After meeting someone for the first time, it is common to follow up over lunch. But is it really a good use of time to meet over a meal?
Problems with Lunch Meetings
Lunch meetings are time-consuming. First, there is the time spent planning. You might think planning a lunch meeting only takes a few minutes of exchanging emails. But if you are located some distance away from each other, it can take a while to agree on a mutually convenient location. This can get worse if you or your guest have dietary restrictions. Then there is the time spent going to the location and waiting for a table, which can be long during peak hours at a good restaurant. Finally, in most cases, one of you will be fashionably late.
Lunch meetings can also be inconvenient. Most people eat when they’re hungry, which is seldom at noon for a number of reasons. You may end up going to a lunch meeting when you’re not hungry. This has two consequences:
- You may not finish your meal and throw it away.
- You may overeat and end up with carb coma leaving you tired for the remainder of the day.
Another problem is the cost, especially if you go out to eat frequently. In addition to the cost of the food, drinks, and tip, there is the cost of parking, gas, and travel time. All of this adds up and will be painfully obvious on the next credit card bill. And the cost of the meal is not always tax deductible.
Finally, lunch meetings can get boring and awkward. Sometimes, you just don’t connect. When that happens, it will be hard to beat a hasty retreat.
Of course, most lunch meetings turn out fine. But it makes sense try getting to know people in other wasy than meeting over a meal. Here are a few suggestions:
Meet at a Coffee Shop
Experiment with meeting clients and business contacts over coffee rather than lunch. It is easier to locate a mutually convenient coffee shop. Also, meetings can be quicker (if needed) because it takes less time to find a table and order drinks. Finally, since you are not ordering a full meal, it is cheaper and gives you more flexibility when choosing meeting times.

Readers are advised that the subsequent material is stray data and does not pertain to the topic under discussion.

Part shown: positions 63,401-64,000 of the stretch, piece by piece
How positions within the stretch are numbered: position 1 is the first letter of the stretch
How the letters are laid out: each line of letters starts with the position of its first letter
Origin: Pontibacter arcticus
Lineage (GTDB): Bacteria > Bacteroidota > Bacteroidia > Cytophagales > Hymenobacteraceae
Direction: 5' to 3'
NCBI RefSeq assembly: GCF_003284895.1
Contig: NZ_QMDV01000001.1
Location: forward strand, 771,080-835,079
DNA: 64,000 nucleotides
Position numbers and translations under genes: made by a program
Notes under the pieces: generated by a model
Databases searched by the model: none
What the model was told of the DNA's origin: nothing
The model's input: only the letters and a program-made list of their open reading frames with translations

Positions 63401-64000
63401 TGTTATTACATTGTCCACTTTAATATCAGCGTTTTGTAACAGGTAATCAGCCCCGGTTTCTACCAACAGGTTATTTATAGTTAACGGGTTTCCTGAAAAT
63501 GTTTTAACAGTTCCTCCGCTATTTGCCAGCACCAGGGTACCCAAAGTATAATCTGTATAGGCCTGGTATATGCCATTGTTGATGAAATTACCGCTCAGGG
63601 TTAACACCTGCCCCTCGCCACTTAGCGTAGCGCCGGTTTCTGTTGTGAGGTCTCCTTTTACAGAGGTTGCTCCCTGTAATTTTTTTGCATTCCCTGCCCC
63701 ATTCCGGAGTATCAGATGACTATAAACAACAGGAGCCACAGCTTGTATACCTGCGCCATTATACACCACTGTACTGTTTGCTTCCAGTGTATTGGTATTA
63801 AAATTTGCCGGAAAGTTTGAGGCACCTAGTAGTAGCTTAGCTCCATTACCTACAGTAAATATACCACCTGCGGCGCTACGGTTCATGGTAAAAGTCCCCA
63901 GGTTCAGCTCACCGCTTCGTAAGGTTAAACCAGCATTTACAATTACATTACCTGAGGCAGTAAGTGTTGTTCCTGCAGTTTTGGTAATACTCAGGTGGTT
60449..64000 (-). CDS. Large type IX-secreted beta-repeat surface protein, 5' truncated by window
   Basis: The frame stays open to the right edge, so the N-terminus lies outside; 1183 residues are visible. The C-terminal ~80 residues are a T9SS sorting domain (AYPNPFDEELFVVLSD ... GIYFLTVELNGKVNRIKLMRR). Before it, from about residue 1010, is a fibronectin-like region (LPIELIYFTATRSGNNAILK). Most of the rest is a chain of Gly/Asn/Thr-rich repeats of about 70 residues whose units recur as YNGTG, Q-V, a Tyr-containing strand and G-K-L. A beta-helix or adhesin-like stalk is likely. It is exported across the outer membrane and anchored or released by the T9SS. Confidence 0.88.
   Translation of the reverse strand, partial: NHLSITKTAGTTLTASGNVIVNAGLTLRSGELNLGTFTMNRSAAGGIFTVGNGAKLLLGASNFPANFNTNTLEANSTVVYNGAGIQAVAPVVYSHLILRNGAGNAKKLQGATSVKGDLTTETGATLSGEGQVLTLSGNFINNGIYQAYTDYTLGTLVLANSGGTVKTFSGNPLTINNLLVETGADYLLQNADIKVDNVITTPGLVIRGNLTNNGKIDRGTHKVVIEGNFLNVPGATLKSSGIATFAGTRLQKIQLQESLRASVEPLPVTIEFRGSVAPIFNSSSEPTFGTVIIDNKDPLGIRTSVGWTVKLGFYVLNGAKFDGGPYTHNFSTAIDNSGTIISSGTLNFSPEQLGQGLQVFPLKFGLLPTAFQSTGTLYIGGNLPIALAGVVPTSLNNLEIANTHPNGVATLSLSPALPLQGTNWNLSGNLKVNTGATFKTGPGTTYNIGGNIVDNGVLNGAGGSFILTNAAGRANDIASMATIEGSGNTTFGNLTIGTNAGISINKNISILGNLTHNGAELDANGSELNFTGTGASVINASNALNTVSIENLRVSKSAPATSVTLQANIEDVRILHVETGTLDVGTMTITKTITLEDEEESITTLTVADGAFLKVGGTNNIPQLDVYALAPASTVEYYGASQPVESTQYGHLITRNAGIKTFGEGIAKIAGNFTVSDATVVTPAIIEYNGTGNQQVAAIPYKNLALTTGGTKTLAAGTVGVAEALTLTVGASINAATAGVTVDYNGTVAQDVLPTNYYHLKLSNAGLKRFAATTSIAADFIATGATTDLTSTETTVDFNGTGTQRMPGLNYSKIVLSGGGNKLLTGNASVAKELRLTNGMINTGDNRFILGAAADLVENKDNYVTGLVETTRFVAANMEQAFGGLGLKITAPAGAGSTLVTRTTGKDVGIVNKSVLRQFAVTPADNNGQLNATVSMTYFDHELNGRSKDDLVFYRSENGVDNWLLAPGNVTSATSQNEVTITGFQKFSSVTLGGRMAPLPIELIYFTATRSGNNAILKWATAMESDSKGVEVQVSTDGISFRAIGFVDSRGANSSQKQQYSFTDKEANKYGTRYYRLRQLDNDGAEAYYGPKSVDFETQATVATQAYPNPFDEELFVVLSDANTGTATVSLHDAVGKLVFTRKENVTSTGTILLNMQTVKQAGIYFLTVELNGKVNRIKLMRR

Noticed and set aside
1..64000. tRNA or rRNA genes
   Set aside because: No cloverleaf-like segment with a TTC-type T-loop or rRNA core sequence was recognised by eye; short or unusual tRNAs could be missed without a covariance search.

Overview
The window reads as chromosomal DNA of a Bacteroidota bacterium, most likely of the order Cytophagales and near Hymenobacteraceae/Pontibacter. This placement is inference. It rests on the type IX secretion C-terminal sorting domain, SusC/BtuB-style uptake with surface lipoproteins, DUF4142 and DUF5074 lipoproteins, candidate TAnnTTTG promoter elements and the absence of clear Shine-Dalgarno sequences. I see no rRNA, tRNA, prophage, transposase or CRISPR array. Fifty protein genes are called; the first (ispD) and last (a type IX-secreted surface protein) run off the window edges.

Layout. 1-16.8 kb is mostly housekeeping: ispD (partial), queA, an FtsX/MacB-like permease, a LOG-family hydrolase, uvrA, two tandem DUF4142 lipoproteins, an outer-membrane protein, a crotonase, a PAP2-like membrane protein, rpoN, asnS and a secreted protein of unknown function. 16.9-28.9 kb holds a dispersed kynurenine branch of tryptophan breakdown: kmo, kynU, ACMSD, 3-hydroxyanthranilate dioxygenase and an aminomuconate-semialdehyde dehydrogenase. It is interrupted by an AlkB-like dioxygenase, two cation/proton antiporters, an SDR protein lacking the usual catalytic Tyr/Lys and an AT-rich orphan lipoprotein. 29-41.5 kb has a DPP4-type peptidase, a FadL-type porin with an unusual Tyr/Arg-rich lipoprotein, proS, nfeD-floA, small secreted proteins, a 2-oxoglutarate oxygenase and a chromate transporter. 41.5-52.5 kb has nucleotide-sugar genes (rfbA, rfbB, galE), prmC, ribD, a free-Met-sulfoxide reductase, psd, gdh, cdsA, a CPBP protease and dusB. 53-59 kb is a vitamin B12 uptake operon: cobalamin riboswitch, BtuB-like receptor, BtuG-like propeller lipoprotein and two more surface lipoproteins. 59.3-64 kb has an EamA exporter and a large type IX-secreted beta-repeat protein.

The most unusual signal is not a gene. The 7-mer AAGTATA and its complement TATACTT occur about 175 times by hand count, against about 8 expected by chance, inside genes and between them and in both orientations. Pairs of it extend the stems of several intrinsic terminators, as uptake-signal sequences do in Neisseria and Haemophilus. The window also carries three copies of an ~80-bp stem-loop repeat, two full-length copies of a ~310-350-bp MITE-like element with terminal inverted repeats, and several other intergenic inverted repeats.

The drawback is that chain coffee shops like Starbucks can get crowded and noisy, especially when students are studying for exams. Look for privately owned coffee shops. While they tend to be a bit more expensive, they are generally less crowded, better decorated, quieter, and provide better service.
Meet in Their Office
If you are not in the mood to eat or drink coffee, try meeting at the office instead. When you meet someone at their office, it gives you the opportunity to check out their operations, meet their staff, and meet their officemates. If someone works out of their home, meet when their children are in school or elsewhere.
Do Something Fun Together
A lot of times, the best way to get to know someone is to have fun together. When I was doing contract work at a prestigious boutique tax controversy firm, the managing partner occasionally offered free sports tickets to the attorneys. When it was my turn to accept them, I invited two referral sources and a mentor who has helped me over the years.
Try to find an an activity both of you will enjoy. I prefer golf. Most courses are cheaper and almost empty on weekdays. If you play fairly well, you can finish a nine-hole course in two hours while having a productive chat. And you can eat while you are playing.
Meet for Drinks
Occasionally consider meeting clients, referral sources, or other business friends at a bar. While bars tend to be crowded and loud, many have separate dining areas that are quieter. A glass of wine or a beer can loosen people up after a long day. But be sure to drink responsibly. Excessive drinking can lead to boorishness, unnecessary gossiping, or disclosing privileged information.
Meeting over a meal shouldn’t be the only way to get to know people. These are just a few alternatives. Let us know your preference in the comments!
Featured image: “Man with tablet computer reading news at morning in cafe shop” from Shutterstock.